By Dave Kovar
I have the extreme pleasure of working with martial arts instructors and school owners from all over the world. On any given week, I might speak over the phone to as many as 25 different school owners about their successes and their challenges.
During these calls, I believe that I’m usually able to help them out a bit. Typically, it will have something to do with their business procedures, staff-training strategies or classroom formats. I know beyond a doubt that I learn equally as much from them as they ever will from me. Most of the time, I learn from the good ideas they have implemented in their schools and, occasionally, I learn from the things they are doing wrong.
This month, I’d like to discuss with you what I am calling “The Four Minds,” and how I see them being effectively utilized (or not) by the school owners that I work with.
To my understanding, the Four Minds were practiced widely by the samurai. Although they...
By Nguyen “Tom” Griggs
In this column, I continue using an acronym that spells out BLACK BELT, using words that relate to teams and leadership. This month I’ll address “K,” which stands for knowledge.
Let’s frame knowledge as it relates to 1) yourself; 2) your team; and 3) your environment.
Knowledge of yourself: The temple of Apollo in Delphi, Greece, is famous for numerous inscriptions. One of the more famous aphorisms which emanated from this temple was “Know Thyself.” This saying is very profound in its depth and simplicity.
We are all familiar with our personalities and intellects, but we forget the importance of understanding our limits. When discussing limits, we also need to remember this applies to our physical abilities, too.
Recently, I did not run in the Houston half-marathon, even though I had participated in it the previous year. I allowed professional and personal issues to interfere with properly training....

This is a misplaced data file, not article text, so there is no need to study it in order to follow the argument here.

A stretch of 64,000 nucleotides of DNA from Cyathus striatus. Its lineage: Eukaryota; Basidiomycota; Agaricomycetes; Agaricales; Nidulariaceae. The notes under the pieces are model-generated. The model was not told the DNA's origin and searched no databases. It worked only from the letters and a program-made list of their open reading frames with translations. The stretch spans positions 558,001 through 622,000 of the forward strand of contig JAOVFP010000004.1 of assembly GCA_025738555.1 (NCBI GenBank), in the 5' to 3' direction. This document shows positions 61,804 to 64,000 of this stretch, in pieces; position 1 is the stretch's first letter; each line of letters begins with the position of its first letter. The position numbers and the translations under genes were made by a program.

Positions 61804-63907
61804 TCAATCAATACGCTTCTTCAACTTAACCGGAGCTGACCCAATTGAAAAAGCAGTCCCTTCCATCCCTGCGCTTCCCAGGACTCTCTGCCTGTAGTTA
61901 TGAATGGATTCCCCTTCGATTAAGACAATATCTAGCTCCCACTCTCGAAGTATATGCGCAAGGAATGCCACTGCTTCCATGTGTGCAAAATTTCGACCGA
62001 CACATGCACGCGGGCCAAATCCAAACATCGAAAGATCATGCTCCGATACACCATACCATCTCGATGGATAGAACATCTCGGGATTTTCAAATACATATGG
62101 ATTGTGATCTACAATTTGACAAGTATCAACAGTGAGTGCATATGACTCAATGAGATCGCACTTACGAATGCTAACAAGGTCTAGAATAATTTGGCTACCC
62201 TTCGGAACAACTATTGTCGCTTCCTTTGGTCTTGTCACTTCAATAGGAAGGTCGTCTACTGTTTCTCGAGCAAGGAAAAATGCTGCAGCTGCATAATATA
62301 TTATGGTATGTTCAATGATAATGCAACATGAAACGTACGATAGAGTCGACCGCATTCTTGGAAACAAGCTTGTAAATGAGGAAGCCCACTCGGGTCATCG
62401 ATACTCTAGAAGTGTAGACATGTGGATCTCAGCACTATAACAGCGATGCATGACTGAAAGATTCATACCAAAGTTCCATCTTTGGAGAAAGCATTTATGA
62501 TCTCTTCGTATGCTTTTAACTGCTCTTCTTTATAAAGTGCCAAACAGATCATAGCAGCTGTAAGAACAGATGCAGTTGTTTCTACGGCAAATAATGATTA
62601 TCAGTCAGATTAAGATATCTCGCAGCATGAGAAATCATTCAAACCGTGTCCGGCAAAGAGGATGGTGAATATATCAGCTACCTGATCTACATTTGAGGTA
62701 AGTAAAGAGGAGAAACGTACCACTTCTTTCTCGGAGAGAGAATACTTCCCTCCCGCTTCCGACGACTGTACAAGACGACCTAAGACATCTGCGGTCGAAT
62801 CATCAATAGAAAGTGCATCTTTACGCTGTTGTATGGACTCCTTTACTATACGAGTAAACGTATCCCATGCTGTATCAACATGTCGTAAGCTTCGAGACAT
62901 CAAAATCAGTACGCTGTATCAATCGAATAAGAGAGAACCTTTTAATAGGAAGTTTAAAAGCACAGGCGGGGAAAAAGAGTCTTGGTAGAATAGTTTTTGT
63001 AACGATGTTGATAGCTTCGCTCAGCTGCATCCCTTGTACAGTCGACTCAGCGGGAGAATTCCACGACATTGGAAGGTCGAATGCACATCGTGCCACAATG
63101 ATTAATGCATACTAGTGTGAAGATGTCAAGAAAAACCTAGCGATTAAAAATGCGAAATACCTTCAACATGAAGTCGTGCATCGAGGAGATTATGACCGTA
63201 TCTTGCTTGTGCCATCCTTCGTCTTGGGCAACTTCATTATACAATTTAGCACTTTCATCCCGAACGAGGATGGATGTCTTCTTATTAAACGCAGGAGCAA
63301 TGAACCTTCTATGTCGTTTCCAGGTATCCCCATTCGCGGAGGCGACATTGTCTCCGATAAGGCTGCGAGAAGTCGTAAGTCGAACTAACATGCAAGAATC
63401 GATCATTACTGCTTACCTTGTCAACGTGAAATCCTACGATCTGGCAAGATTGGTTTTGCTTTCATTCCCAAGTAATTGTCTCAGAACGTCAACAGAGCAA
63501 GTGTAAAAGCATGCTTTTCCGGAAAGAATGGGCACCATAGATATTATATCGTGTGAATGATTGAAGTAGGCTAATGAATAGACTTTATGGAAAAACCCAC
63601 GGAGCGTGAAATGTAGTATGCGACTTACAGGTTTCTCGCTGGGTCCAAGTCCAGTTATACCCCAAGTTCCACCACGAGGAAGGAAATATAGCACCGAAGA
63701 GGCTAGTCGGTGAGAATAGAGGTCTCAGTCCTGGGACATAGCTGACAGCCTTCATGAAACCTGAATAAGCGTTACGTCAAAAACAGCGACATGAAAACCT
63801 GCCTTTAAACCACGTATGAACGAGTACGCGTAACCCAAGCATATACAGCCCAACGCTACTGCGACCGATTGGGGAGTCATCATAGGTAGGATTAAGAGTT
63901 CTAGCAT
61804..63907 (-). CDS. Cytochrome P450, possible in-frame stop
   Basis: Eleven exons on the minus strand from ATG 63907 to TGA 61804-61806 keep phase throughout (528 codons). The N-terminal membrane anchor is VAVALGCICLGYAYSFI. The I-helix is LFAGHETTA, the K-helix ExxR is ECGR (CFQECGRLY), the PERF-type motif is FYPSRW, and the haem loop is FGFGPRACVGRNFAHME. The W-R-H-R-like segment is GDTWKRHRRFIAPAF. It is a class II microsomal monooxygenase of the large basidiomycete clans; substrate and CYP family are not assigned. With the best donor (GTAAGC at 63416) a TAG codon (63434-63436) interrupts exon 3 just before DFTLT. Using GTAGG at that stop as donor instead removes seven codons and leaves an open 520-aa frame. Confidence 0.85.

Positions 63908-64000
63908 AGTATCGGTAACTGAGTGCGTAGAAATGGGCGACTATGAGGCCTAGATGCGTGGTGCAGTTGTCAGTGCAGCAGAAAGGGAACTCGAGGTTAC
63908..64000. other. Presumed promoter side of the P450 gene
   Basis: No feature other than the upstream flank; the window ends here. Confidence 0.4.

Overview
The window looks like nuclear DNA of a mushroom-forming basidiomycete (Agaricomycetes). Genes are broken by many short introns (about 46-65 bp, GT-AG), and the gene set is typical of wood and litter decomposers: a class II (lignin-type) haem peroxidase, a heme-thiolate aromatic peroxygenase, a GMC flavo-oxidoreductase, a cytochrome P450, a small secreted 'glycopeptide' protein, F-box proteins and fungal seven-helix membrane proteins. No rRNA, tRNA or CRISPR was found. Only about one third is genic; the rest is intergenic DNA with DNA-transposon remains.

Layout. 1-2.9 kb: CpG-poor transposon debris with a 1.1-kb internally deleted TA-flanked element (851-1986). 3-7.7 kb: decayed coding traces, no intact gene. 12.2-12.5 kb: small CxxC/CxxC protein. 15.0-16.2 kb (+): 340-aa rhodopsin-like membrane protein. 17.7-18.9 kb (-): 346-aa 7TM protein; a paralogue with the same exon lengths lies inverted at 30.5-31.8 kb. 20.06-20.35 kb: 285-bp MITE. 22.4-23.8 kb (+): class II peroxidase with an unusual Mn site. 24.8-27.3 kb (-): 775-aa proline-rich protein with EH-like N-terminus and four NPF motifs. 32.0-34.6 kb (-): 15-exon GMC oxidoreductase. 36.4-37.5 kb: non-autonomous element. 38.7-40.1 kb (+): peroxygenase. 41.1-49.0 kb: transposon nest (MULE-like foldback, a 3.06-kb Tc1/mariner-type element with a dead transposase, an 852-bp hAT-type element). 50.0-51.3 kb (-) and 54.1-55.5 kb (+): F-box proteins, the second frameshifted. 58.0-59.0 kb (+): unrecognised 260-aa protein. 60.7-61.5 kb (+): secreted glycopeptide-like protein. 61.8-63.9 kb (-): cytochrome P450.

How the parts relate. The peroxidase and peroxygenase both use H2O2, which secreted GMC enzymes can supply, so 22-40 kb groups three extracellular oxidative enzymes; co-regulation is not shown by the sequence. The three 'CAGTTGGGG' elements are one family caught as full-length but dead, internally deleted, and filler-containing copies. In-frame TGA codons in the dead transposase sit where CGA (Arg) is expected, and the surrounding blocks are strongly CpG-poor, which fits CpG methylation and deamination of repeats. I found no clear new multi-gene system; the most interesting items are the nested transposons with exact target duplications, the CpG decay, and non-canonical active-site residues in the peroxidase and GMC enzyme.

By Terry L. Wilson
The Ultimate Challenge
Veteran ninja Hakim Isler had very little interest in becoming a celebrity when he submitted an application to the producers of the hit reality television series Naked and Afraid.
What started as a good-natured verbal sparring contest between a ninja and his Special Forces buddy evolved into one of the most exciting episodes in the history of the show. It also launched Isler onto a new career path as a TV celebrity, survival instructor, public speaker and survival-course creator.
“I contacted the show as a joke because a Special Forces friend of mine dared me to do it,” explains Isler. It was one Alpha male daring another Alpha male. So that night I went online and filled out an application form for the show.”
Predictably, the producers of Naked and Afraid jumped at the chance to have a real-life ninja who was also a Psychological Operations soldier and survival specialist on their survival series.
By Karen Eden
We were having lunch with our good friend Tommy several years ago. Tommy, a plumber by trade, is a good-hearted guy with a simple life. We began discussing how quickly technology is changing, and how we are almost forced to keep up with all the changes that take place.
“I had a really hard time learning computers, but I eventually figured it out,” he told me.
“Figured it out?” I responded, quizzically.
I wondered how someone with no prior experience could just “figure out” how to initially operate a computer.
Tommy explained: after much frustration, one weekend he simply went out and bought a used computer. He then shut the door to his workroom and tore the entire thing apart.
“If I can see how it works from the inside,” he told me, “then I can figure out how to operate it from the outside.”
I looked at Tommy and smiled from ear to ear....
By Herb Borkland
Born in Japan, Kazuo “Sonny” Onoo trained in karate and judo in school clubs before immigrating to Fairbanks, Alaska, at age 11, where he practiced goju-ryu karate. After moving to southern Minnesota, Onoo trained under full-contact Professional Karate Association (PKA) Champion Gordon Franks and goju-ryu legend Chuck Merriman. Onoo competed in Europe as a member of Merriman’s Trans-World Oil team between 1975 and 1987, and the PKA named him the best bantamweight in the world.
In the 1990s, Onoo became a professional wrestling “character.” Acting as liaison between World Championship Wrestling (WCW) and New Japan Pro Wrestling (NJPW), the “villain agent” Onoo negotiated the talent exchange programs which allowed numerous Japanese performers to appear with WCW.
Herb Borkland: How did you first hear about martial arts?
Sonny Onoo: As an immigrant from Japan, I was asked from day one, “Do you know...
By Nguyen “Tom” Griggs